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The Political Costs of Tax Increases and Expenditure Reductions: Evidence from State Legislative Turnover

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  • Sobel, Russell S

Abstract

This paper estimates the political costs of increasing taxes and cutting expenditures for members of a legislature. It is found that both costs are individually significant, but that they are not significantly different. This coincides with the first order condition for maximization of the probability of reelection. Republican legislatures have a higher political cost for taxes, thus the party's relative bias toward smaller government is founded in stronger constituent preferences against taxes, not for lower spending. Additionally, by being ideologically conservative, Republicans lower the political costs of taxes, while by being more liberal, Democrats lower the cost of cutting expenditures. Copyright 1998 by Kluwer Academic Publishers

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  • Sobel, Russell S, 1998. "The Political Costs of Tax Increases and Expenditure Reductions: Evidence from State Legislative Turnover," Public Choice, Springer, vol. 96(1-2), pages 61-79, July.
  • Handle: RePEc:kap:pubcho:v:96:y:1998:i:1-2:p:61-79
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    Cited by:

    1. Ginés Rus & M. Socorro, 2010. "Infrastructure Investment and Incentives with Supranational Funding," Transition Studies Review, Springer;Central Eastern European University Network (CEEUN), vol. 17(3), pages 551-567, September.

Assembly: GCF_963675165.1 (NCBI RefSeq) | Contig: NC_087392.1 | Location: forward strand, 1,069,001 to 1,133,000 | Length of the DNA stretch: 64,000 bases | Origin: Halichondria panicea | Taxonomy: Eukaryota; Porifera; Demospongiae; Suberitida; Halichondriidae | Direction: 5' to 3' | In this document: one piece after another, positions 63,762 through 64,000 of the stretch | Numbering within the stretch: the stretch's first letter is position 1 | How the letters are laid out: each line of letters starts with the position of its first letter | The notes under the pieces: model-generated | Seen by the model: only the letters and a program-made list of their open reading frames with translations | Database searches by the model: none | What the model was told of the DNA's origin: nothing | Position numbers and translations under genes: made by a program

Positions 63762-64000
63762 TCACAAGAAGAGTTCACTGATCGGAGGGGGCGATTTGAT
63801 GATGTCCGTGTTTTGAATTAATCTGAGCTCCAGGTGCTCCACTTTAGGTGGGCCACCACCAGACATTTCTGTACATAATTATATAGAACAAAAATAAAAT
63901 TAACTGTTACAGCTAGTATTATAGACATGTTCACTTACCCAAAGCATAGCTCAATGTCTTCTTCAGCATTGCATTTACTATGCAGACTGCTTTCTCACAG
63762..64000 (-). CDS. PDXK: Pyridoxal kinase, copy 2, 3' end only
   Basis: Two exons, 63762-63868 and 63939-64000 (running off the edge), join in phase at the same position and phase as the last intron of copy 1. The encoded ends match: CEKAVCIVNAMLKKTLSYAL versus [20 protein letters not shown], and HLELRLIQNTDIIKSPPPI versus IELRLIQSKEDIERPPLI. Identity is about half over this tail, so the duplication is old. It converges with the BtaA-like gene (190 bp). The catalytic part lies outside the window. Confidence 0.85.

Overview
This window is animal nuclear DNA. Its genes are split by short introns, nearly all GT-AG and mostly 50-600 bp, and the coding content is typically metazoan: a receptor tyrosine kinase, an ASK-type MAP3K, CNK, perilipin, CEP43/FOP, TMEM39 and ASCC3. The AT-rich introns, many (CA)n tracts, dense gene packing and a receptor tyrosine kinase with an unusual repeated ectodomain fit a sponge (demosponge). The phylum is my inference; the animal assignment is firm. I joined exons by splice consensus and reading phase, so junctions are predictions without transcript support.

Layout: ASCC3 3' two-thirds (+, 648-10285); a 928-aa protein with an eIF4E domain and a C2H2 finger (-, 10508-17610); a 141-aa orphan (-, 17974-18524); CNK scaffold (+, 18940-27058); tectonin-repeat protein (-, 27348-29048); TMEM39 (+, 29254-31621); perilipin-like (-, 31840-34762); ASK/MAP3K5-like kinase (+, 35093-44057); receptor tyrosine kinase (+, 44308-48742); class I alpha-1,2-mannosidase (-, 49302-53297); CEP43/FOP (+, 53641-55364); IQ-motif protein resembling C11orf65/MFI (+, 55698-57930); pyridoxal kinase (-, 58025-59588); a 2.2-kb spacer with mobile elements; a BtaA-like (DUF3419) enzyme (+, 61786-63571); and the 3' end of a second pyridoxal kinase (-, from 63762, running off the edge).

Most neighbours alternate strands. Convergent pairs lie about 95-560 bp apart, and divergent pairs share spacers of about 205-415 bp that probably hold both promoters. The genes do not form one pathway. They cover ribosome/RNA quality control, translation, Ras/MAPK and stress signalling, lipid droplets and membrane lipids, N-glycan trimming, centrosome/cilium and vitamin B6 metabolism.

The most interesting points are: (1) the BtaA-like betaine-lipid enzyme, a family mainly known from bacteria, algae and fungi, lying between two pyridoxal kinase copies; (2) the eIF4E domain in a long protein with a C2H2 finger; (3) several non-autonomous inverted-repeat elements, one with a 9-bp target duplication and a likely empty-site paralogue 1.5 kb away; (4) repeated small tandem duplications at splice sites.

2. Gary Wagner & Russell Sobel, 2006. "State budget stabilization fund adoption: Preparing for the next recession or circumventing fiscal constraints?," Public Choice, Springer, vol. 126(1), pages 177-199, January.
    3. Helmut Herwartz & Bernd Theilen, 2014. "On the political and fiscal determinants of income redistribution under federalism and democracy: evidence from Germany," Public Choice, Springer, vol. 159(1), pages 121-139, April.
    4. Geys, Benny & Vermeir, Jan, 2008. "The political cost of taxation: new evidence from German popularity ratings
      [Besteuerung und Popularität von Politikern: Neue Ergebnisse für die Deutsche Bundesregierung 1978-2003]
      ," Discussion Papers, Research Unit: Market Processes and Governance SP II 2008-06, Social Science Research Center Berlin (WZB).
    5. Benny Geys & Jan Vermeir, 2008. "Taxation and presidential approval: separate effects from tax burden and tax structure turbulence?," Public Choice, Springer, vol. 135(3), pages 301-317, June.
    6. Schmidt, Torsten, 2001. "Finanzreformen in der Bundesrepublik Deutschland: Analyse der Veränderungen der Finanzverfassung von 1949 bis 1989," RWI Schriften, RWI - Leibniz-Institut für Wirtschaftsforschung, volume 67, number 67, April.

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